If we had more empathy for illegal immigrants coming to the U.S., the issue of illegal immigration from the southern border would perhaps be solved quicker because of the U.S. government having a larger sense of urgency to save people from the danger that they are currently living in. Richards asked his audience to step inside the shoes of an Iraqi soldier captured by the U.S. military in hopes of stopping the conflict in the middle east. He stated several times that those soldiers may be doing the exact thing the American soldiers are doing: protecting their rights, family, and country. One of the U.S.’s top priorities is to establish and maintain security whether it be on borders, in the air, or our oceans. How come it is so hard to be empathetic of the Mexican citizens trying to cross the border to ensure their safety in a more privileged country when America also views safety as something of utmost importance?

Of course, there are always threats on any large nation like the U.S. such as terrorism, but President Trump has labeled the illegal immigration as a dangerous, to the point where he has threatened to establish a national emergency if the border wall is not funded for and built (Luxen, et al.). In cases of illegal immigration, it is important to be empathic of another person’s situation, especially when viewing the Mexican immigrants as a group of people and not just a few insignificant cases. Seeing the illegal immigrants through a sociological view would help the border security issue because it would allow those in power to attack the problem by not only enforcing the laws here but also by assisting the families who are in danger in their own country.

The U.S. citizens, as well as Mexican citizens, are each in their own social locations, meaning that the social status and world view they uphold determine the events of their everyday lives. American culture has changed significantly since President Trump started his term in 2016, primarily with overlapping stories between the U.S. and Mexican views of the immigration problem. Adichie said in her speech that “our lives, our cultures, are composed of many overlapping stories”, which means that the social locations of individuals in America will influence them to act on behalf of the people crossing the border to help them reach safety, or it will influence them to support greater border security. People have begun to put personal touches on the issue of illegal immigration and have connected it to their own life religiously, economically and socially, strengthening the overlapping stories and social locations.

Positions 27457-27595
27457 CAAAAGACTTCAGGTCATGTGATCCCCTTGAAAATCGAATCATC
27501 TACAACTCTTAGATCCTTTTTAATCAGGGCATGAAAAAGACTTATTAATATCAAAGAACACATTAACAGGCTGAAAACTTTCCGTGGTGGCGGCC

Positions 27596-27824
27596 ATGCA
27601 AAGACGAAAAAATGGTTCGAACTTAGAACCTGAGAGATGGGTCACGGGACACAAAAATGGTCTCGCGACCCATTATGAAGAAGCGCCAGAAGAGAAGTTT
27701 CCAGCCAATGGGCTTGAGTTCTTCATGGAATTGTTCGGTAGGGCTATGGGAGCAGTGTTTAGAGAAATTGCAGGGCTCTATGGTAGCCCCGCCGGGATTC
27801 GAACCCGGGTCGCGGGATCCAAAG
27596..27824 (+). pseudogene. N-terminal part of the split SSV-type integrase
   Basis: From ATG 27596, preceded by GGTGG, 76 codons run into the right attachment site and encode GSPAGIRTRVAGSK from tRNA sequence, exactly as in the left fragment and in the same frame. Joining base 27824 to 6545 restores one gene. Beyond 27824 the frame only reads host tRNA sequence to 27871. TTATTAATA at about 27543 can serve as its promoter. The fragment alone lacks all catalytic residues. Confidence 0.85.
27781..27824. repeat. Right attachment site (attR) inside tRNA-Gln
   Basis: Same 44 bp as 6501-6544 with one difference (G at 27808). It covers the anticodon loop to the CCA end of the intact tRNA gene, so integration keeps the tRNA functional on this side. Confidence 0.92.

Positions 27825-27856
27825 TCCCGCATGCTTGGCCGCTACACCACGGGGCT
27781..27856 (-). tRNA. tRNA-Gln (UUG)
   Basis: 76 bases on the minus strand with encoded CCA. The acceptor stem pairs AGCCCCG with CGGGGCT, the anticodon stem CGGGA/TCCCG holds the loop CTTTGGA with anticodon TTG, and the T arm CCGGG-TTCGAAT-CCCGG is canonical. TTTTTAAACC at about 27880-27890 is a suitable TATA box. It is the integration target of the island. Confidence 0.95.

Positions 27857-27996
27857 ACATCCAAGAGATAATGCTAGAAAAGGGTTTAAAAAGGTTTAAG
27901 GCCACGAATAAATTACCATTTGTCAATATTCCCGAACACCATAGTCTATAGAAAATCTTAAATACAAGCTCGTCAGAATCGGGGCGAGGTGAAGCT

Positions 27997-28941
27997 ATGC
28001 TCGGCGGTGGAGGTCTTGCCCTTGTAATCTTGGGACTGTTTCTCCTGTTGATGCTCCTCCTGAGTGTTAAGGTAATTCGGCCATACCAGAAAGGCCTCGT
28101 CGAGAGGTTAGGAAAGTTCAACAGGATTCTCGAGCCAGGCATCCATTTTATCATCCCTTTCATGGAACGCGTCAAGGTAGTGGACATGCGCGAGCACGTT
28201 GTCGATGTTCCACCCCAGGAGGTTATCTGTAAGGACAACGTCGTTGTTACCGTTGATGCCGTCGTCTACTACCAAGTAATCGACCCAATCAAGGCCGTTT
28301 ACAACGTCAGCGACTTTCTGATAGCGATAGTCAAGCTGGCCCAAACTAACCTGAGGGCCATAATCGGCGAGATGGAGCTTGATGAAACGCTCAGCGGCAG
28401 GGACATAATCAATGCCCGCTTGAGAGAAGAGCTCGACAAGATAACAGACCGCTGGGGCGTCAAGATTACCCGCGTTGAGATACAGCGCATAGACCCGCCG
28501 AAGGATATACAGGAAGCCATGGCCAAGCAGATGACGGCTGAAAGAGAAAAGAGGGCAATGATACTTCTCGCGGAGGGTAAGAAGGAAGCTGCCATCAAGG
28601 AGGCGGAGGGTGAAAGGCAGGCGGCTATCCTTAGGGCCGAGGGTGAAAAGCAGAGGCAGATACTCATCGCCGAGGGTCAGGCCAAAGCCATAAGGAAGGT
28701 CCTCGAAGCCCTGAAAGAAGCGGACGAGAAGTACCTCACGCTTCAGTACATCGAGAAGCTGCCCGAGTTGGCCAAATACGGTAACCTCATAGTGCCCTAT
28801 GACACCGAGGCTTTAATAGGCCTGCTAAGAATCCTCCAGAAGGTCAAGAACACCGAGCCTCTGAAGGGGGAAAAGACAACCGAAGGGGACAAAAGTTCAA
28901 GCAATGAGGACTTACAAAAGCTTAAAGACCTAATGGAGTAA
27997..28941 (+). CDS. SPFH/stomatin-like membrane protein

Adichie’s speech provides good insight on the issue of illegal immigration in the United States by teaching the importance of understanding that people trying to cross the border are not only immigrants but instead that they have more to them such as their country’s violence affecting their lives. Richards presentation allows us to view the issue from a sociological standpoint by stepping into their shoes to have a deeper understanding of why people choose to come here illegally. They both demonstrate how this significant issue is shaping our culture and being shaped by the people in power in the United States.

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Illegal Immigration, the Single Story, and Empathy. (2021, Apr 26). Retrieved from